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Using Clipping Paths in InDesign CS5

Imagine a world where everything had to fit nicely and neatly into its own little box, with four sides, four corners, and... wait. Scratch that. Boring idea. Fortunately, our world is not boxed-in. Instead, it's filled with distinct angles, free-flowing curves, unusual shapes, and out-of-the-box edges that make life anything but ordinary. So, why do so many designers limit themselves to rectangular images when designing projects in Adobe InDesign?

Because raster images have to be rectangular, you say. It's part of the software.

True, yes, but not a good excuse - especially when clipping paths are so readily available and easy enough to use.

Clipping paths allow you to hide the part of an image you don't want to appear on the page. Think of it like a cropping tool, but without having to remain within the confines of clipping a rectangular or square box. Anything inside the clipping path will be visible, but anything outside of it will be transparent. That's right. Transparent. As in invisible, unseen, and - most importantly - able to let other page elements flow over top without getting hidden from view.

At this point, you're probably asking, "So, where have clipping paths been my whole life, and how can I get started?" Glad you asked.

Getting Started

The easiest way to add a clipping path to an image is to create the path in Photoshop, then import the image into InDesign with the clipping path already in place. Use the Path tool in Photoshop to create the path, save the image as a TIFF, EPS, or PSD file, and import it into InDesign with the clipping path already in place (File > Place). Select Apply Photoshop Clipping Path on the Import Options dialog box and InDesign will then clip the image accordingly.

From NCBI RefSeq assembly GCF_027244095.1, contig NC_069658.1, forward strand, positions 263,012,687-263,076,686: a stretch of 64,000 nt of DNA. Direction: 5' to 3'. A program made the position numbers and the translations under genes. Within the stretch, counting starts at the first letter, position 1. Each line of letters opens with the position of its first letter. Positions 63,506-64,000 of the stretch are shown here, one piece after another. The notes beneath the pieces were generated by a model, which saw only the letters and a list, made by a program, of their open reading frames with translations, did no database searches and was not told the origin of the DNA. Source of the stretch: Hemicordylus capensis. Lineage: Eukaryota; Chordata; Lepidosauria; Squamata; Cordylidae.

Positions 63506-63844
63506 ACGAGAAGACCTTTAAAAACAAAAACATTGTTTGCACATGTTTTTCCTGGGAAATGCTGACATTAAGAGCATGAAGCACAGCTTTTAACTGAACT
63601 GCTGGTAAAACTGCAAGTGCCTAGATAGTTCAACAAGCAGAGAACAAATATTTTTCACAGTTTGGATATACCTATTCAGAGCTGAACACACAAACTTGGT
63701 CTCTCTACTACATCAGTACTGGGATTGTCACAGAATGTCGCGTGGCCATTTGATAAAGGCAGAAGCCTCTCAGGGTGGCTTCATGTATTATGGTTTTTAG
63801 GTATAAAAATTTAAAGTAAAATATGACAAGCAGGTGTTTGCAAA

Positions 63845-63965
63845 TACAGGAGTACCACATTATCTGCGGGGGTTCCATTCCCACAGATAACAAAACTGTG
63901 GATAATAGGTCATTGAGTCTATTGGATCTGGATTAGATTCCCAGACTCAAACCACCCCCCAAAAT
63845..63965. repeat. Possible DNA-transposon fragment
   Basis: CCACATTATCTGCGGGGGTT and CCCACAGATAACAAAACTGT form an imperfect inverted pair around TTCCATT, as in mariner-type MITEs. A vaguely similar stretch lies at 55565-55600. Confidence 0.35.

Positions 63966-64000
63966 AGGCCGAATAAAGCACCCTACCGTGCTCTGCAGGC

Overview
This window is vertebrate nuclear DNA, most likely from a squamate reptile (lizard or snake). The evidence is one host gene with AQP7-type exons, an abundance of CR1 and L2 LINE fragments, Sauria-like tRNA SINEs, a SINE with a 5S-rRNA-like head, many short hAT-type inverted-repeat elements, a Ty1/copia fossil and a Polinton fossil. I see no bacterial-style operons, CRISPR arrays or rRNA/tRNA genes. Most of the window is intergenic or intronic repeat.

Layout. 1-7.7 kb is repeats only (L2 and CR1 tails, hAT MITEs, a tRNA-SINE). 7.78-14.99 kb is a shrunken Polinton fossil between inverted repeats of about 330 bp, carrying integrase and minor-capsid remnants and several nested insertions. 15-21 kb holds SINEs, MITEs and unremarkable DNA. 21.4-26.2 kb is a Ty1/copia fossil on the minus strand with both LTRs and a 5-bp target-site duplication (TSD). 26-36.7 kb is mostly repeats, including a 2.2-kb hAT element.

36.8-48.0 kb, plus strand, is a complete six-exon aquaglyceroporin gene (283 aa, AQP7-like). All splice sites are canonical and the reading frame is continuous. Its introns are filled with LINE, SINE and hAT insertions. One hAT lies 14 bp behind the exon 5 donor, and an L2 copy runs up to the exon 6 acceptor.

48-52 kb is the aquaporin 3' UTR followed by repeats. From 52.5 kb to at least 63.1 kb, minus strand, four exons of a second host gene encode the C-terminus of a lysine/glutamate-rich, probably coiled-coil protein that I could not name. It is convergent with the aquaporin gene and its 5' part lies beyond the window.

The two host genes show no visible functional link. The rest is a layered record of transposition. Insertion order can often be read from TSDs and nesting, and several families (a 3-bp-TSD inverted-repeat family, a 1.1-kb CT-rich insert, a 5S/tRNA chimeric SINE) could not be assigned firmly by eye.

Refining the Path

After importing the image, you can alter its clipping path fairly easily by selecting the image you want to refine using the direct selection tool. The clipping path you imported will then appear. Click and drag on any points along this path to reshape the image and refine the edge. As you alter the clipping path, additional details from the original image will be hidden or revealed.

Converting the Path to a Frame

Once you're finished fine-tuning your path, you can convert it to a standard frame by choosing Object > Clipping Path > Convert Path to Frame. This will lock the path in place for you.

Choose Your Own Path

InDesign will let you choose any path created in Photoshop as the clipping path. To choose a path, highlight the placed image and choose Object > Clipping Path > Options. Select the Photoshop Path option from the Type menu in the dialog box that appears, and then choose a path from the list. Preview your selection, and select OK when you're satisfied.

Don't let InDesign's restrictions for image dimensions paint you into a corner. Break free with clipping paths.

InDesign CS5 Visual Quickstart Guide
by Sandee Cohen

Learn about the important new features available in InDesign CS5, along with functions power users still rely on from previous iterations. Discover how to create and automate documents, import style text and objects, manage long documents, export files, and more. Updates covering CS5.5 are available, as well, when you register your copy of the book with the publisher.

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